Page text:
Those in this vast middle see the ministry that needs to be done, and not their pet ideological issues for which they need to doggedly advocate. They are congregations who tend to be more conservative, being led by pastors who tend to be more progressive – or vice versa – and they see opportunities for ministry. They are communities of faith, and they understand that our minor disagreements over pet issues should not overshadow the vital ministry they could do together.

How much more effective and vital could our ministry be if we learned to live and love together? Could our disagreements be used to enliven our community, instead of being used as a way to divide it? Could we make ministry about the love and grace of God, and not about how we've learned to deny it to each other?

Even with General Conference being a couple of years away, there are rumblings of a schism proposal (or two) being floated around. It won't pass this quadrennial or next, but there are plenty of us who hear these rumblings and think it could be sooner rather than later.

I prefer never.

What do you think?

 

‘The Christian Post’ Quotes Me & @eJoelWatts

After seeing yet another Christian “news service” include only the conservative outlook for the future of the UMC and the question of full-inclusion of the LBGT community, Joel Watts and myself made it an issue. The reporter was very gracious and sent us an email interview. This story is the result.  

@eJoelWatts & Myself Respond to @JohnLomperis on @HuffPostRelig

A quick post to direct you to a response I penned with Joel. John Lomperis of The Institute on Religion & Democracy wrote a Washington Post op-ed, and we believe it is woefully incorrect.  

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Video From The Pastor’s Office #17 – “Better Know A Bishop: Minerva Carcaño”

With all the talk about leadership in the Catholic Church this week, I thought I'd take the opportunity to introduce you to a Bishop with whom you may or may not be acquainted. Meet Bishop Minerva Carcaño.

 

The ‘Unthinking Pacifist’ Calls-Out The ‘Indiscriminate Warmonger’ – @MarkDTooley

Mark Tooley – president of the pseudo-Methodist, Washington think tank, The Institute on Religion & Democracy – reviewed a book and posted it on the IRD’s blog.  I get their email notifications, and was prepared to hit the delete button on this one, when I saw that Mr. Tooley had engaged (once again) in what the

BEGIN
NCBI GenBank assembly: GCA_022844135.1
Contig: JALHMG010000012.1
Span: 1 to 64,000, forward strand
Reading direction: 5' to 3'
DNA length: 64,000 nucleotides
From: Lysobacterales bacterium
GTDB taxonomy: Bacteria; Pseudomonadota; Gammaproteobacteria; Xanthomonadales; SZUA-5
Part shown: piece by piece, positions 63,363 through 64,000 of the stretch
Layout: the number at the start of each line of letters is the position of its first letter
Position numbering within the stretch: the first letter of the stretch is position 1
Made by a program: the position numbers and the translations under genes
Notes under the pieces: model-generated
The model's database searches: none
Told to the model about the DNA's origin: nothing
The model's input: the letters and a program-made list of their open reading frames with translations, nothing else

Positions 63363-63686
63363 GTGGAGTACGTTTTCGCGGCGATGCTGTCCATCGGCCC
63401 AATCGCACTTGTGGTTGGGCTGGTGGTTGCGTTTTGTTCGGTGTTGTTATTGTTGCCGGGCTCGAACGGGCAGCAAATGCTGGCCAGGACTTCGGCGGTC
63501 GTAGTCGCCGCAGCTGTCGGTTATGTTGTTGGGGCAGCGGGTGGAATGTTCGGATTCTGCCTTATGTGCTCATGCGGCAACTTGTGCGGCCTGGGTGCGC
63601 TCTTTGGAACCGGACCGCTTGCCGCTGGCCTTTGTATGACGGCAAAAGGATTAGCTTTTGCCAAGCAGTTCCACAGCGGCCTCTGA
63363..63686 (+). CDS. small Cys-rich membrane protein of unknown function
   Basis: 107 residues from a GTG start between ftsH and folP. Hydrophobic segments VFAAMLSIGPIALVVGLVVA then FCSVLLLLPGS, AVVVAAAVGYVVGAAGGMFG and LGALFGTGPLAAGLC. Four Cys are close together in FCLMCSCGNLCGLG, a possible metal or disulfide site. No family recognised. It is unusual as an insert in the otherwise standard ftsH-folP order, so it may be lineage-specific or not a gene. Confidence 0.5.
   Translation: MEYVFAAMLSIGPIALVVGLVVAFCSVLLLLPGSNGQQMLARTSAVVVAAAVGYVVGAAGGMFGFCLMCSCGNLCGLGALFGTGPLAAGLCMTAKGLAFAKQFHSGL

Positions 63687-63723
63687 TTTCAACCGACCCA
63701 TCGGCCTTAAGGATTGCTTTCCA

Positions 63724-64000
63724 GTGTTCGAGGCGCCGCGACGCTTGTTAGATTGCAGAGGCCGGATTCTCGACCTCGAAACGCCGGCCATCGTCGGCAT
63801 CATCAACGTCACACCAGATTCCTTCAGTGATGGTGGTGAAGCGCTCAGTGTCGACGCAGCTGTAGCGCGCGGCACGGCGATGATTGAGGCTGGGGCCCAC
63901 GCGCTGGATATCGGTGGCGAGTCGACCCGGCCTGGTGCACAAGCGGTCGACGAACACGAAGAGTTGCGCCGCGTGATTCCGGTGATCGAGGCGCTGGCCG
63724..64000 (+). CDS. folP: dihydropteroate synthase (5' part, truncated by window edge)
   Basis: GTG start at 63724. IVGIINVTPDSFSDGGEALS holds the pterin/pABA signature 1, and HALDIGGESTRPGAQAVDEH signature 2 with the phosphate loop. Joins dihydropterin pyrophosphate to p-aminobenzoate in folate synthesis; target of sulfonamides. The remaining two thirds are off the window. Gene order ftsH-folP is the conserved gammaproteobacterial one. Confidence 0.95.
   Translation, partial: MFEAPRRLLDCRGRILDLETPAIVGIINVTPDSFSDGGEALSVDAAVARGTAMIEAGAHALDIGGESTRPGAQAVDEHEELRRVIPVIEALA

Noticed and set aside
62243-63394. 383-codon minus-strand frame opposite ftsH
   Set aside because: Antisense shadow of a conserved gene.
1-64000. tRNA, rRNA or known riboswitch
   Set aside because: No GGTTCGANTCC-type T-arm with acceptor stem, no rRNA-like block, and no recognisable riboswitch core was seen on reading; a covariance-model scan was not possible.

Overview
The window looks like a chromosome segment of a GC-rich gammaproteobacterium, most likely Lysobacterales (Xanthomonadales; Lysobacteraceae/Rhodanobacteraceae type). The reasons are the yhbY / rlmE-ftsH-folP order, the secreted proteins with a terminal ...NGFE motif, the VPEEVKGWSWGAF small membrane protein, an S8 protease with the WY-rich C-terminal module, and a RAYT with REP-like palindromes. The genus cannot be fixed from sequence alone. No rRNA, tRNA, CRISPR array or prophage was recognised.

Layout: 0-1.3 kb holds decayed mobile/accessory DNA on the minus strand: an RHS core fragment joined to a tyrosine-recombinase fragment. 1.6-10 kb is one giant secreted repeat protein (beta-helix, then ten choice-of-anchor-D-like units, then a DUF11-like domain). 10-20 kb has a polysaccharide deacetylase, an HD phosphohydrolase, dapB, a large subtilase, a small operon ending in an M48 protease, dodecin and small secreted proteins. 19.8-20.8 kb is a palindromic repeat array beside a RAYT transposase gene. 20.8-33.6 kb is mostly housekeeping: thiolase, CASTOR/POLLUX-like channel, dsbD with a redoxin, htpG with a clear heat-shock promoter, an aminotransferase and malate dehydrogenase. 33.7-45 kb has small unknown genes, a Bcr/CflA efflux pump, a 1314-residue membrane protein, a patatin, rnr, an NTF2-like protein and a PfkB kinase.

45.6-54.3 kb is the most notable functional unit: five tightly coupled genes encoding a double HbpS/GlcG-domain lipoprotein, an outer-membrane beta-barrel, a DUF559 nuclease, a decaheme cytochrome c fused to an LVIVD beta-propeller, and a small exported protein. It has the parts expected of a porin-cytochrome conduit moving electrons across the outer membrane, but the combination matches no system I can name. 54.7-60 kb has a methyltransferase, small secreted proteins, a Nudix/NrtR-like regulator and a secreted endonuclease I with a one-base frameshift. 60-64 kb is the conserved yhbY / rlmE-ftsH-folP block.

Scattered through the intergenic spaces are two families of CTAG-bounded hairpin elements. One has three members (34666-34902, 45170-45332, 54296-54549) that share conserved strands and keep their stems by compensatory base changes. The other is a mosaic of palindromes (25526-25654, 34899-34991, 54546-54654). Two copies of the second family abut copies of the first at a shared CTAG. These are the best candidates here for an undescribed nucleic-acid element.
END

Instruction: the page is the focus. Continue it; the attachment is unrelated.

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A Christian Response to Newtown – #BBN

My colleague – @ejoelwatts – was on the fence, but I'll just call it a vodcast. In response to the tragedy of Sandy Hook Elementary School – and the less-than-Christian responses to that tragedy – a few of my colleagues decided to offer the rational Christian response to the massacre. It's a bit rough and

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Mark Tooley, @theIRD, Silent on #SandyHook

Typically, I only mention The Institute on Religion & Democracy when I feel they have reacted to top stories or world events in a less than faithful and compassionate way. I have never brought their name up for nothing at all. Until now. The IRD typically jumps on a chance to include itself in the

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SERMON from 11-25-12: John Wesley on The Big Decisions

John 3.27 John answered, No one can receive anything except what has been given from heaven.   John Wesley on The Big Decisions   In seminary, you learn tons of information that is useless outside of a theological and academic venue. In other words, it lacks real-world application. As a seminarian–the term used to describe

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Spitballing the Future of the Church: Small and Rural Edition

  On The Verge: A Look Into The Apostolic Future of The Church is a book written by Alan Hirsch and Dave Ferguson.  In it, Hirsch posits that the church became the power structure and lost it’s status as a vital movement.  Essentially, the church becoming the power structure – at about the time Constantine